by F. Howard
January 19, 1995

1513, 1519, 1528, 1539. These are all early dates for European visitors to the shores of Florida. How did these hundreds of people find things to eat while they were here? Or better yet what did they eat?

In both the 1528 expedition by Narvaez and the 1539 expedition by DeSoto it seems, for the most part, they ate whatever the Indians had either stored, growing, or, already prepared to eat.

With one or two big exceptions. Recall that, near the end of his trip, near St. Marks, Narvaez and his some 300 followers had to eat their horses at the rate of one every other day while they built 5 small ships on which to leave. They saved the skins to use for water storage and to make sails for their escape vessels. They were losing too many men each time they sent out food raiding parties among the Indian houses.

The second exception was on the DeSoto expedition of 1539. DeSoto left the Tampa Bay area with some 500 followers driving several hundred enslaved Indian porters and a very large herd of swine.

Original Painting of the SPRAY
While working the DeSoto site in 1987, Calvin Jones shows the group chain mail discovered at the site. Gary Shapiro, the Director of Archaeology at San Luis 84-88, is on the left.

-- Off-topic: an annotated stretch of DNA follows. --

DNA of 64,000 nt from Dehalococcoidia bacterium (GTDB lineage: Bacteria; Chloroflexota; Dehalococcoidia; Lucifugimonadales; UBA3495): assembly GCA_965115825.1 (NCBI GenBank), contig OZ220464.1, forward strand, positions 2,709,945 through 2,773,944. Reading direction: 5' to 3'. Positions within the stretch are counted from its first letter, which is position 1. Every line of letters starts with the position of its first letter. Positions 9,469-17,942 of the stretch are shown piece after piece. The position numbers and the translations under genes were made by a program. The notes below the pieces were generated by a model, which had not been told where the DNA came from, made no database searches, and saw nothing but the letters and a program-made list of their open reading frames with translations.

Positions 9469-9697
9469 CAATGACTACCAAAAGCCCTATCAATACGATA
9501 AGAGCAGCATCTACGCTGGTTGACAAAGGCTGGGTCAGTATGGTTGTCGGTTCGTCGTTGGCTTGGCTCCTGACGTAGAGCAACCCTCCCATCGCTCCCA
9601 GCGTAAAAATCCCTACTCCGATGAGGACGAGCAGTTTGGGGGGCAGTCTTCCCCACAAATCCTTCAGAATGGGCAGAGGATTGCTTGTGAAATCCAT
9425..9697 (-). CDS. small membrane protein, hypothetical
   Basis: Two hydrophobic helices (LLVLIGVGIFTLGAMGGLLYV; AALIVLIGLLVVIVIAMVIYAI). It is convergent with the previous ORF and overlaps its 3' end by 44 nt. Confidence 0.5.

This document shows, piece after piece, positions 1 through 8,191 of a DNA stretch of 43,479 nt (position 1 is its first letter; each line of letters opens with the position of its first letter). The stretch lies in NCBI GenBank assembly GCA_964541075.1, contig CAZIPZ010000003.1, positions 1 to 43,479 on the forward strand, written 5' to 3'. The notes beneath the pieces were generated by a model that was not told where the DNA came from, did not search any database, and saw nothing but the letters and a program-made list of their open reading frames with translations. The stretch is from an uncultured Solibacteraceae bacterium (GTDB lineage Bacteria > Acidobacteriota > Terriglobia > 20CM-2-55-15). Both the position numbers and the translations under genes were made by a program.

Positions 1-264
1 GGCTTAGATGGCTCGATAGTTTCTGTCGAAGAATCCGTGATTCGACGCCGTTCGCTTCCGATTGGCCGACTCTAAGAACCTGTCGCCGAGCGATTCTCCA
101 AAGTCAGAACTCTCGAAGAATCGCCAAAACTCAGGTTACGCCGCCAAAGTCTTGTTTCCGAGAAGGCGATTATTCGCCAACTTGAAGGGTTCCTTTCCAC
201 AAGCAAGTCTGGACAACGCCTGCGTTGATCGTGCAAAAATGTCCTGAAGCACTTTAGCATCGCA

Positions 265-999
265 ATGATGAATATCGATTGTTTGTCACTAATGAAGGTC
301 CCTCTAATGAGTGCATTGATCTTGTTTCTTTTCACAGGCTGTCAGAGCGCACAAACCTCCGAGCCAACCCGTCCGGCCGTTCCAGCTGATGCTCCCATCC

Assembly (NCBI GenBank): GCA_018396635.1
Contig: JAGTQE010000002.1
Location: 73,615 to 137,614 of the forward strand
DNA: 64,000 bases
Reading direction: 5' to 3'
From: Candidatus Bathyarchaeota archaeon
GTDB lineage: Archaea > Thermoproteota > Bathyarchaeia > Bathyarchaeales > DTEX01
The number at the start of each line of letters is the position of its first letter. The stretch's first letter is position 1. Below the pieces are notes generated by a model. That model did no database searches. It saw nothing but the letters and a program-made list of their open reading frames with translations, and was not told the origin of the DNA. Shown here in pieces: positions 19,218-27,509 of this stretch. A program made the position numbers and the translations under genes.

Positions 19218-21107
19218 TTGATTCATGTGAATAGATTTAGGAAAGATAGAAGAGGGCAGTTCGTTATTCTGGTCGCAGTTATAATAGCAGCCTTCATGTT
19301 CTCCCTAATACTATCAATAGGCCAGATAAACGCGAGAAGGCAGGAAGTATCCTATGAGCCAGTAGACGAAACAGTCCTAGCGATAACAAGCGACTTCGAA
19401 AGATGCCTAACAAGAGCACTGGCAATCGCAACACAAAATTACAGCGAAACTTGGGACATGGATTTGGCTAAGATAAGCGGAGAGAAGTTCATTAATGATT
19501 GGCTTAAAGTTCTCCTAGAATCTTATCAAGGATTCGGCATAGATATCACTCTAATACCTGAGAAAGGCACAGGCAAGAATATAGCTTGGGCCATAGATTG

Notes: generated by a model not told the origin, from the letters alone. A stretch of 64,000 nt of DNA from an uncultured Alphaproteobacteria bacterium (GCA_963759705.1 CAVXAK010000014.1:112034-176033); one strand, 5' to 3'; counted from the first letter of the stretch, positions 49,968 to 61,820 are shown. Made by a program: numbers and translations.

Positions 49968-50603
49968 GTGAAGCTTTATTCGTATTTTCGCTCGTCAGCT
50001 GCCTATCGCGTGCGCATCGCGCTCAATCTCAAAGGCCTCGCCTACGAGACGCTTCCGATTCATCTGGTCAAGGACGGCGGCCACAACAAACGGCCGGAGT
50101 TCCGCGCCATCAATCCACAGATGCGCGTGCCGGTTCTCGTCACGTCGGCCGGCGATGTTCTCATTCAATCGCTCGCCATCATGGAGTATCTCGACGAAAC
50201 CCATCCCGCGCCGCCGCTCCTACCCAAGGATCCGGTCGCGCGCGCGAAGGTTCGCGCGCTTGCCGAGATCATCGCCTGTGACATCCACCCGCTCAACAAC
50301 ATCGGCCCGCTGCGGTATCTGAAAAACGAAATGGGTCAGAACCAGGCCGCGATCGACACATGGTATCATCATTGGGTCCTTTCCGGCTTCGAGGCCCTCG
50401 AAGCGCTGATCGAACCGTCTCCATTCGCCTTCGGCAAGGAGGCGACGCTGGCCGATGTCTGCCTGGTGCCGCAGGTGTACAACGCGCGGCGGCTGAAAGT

DeSoto had heard about those earlier expeditions first hand as one of the 4 survivors of the Narvaez expedition had offered to join his. Perhaps that is why he had included such large number of pigs in his big fleet of supply ships. (Ham hocks with his corn and squash!)

One does not need a big imagination to see how Florida might get its first pig population when one learns how many times DeSoto's group was attacked by Indians along his trek to north Florida. Difficult to fight and corral pigs at the same time. DeSoto and his men (oddly enough, there were two women along also!) treated the local Indians very badly. Even to the point of feeding slain or wounded ones to their military attack dogs. The Spaniards even made great show of it. No wonder Indians from each village next in his line of march simply attacked first!

DeSoto arrived in our area (Tallahassee) to spend the winter of 1539-40. Recall, that in discovering the site of this encampment in Tallahassee (1987), B. Calvin Jones, State Archaeologist, also uncovered pig bones and horse teeth along with those coins and beads which dated the site.

The pigs are not mentioned here but are still being driven later in DeSoto's journey northwards. Most of the enslaved South Florida Indian porters died from the harsh winter during his stay here. A few of them escaped. Also, some of the horses got away. Perhaps some of the pigs also escaped.

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